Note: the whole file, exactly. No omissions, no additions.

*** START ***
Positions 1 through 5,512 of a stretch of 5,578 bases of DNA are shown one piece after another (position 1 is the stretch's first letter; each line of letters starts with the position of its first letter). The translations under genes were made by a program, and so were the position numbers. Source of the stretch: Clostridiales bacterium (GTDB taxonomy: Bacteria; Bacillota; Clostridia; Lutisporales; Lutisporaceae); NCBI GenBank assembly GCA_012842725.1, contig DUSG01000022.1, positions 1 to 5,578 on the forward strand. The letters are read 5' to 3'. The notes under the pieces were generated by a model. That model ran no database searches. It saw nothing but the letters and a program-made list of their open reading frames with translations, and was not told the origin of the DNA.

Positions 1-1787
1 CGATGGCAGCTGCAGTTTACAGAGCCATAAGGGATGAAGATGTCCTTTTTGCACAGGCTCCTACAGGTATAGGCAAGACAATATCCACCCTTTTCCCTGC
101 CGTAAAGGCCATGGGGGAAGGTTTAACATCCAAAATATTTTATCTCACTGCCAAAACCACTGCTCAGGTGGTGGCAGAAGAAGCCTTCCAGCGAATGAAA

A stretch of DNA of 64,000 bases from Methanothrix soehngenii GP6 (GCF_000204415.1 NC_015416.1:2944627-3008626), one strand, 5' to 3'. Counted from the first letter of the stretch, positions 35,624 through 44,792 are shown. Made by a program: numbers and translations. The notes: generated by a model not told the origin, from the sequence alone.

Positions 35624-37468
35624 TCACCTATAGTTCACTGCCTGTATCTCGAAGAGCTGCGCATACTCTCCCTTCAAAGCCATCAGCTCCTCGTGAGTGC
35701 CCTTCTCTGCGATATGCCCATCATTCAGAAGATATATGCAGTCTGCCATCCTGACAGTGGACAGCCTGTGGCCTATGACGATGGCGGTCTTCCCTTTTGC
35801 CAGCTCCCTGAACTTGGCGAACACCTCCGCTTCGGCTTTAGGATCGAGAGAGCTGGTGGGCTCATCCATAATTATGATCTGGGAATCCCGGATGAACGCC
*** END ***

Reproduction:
Positions 1 through 5,512 of a stretch of 5,578 bases of DNA are shown one piece after another (position 1 is the stretch's first letter; each line of letters starts with the position of its first letter). The translations under genes were made by a program, and so were the position numbers. Source of the stretch: Clostridiales bacterium (GTDB taxonomy: Bacteria; Bacillota; Clostridia; Lutisporales; Lutisporaceae); NCBI GenBank assembly GCA_012842725.1, contig DUSG01000022.1, positions 1 to 5,578 on the forward strand. The letters are read 5' to 3'. The notes under the pieces were generated by a model. That model ran no database searches. It saw nothing but the letters and a program-made list of their open reading frames with translations, and was not told the origin of the DNA.

Positions 1-1787
1 CGATGGCAGCTGCAGTTTACAGAGCCATAAGGGATGAAGATGTCCTTTTTGCACAGGCTCCTACAGGTATAGGCAAGACAATATCCACCCTTTTCCCTGC
101 CGTAAAGGCCATGGGGGAAGGTTTAACATCCAAAATATTTTATCTCACTGCCAAAACCACTGCTCAGGTGGTGGCAGAAGAAGCCTTCCAGCGAATGAAA

A stretch of DNA of 64,000 bases from Methanothrix soehngenii GP6 (GCF_000204415.1 NC_015416.1:2944627-3008626), one strand, 5' to 3'. Counted from the first letter of the stretch, positions 35,624 through 44,792 are shown. Made by a program: numbers and translations. The notes: generated by a model not told the origin, from the sequence alone.

Positions 35624-37468
35624 TCACCTATAGTTCACTGCCTGTATCTCGAAGAGCTGCGCATACTCTCCCTTCAAAGCCATCAGCTCCTCGTGAGTGC
35701 CCTTCTCTGCGATATGCCCATCATTCAGAAGATATATGCAGTCTGCCATCCTGACAGTGGACAGCCTGTGGCCTATGACGATGGCGGTCTTCCCTTTTGC
35801 CAGCTCCCTGAACTTGGCGAACACCTCCGCTTCGGCTTTAGGATCGAGAGAGCTGGTGGGCTCATCCATAATTATGATCTGGGAATCCCGGATGAACGCC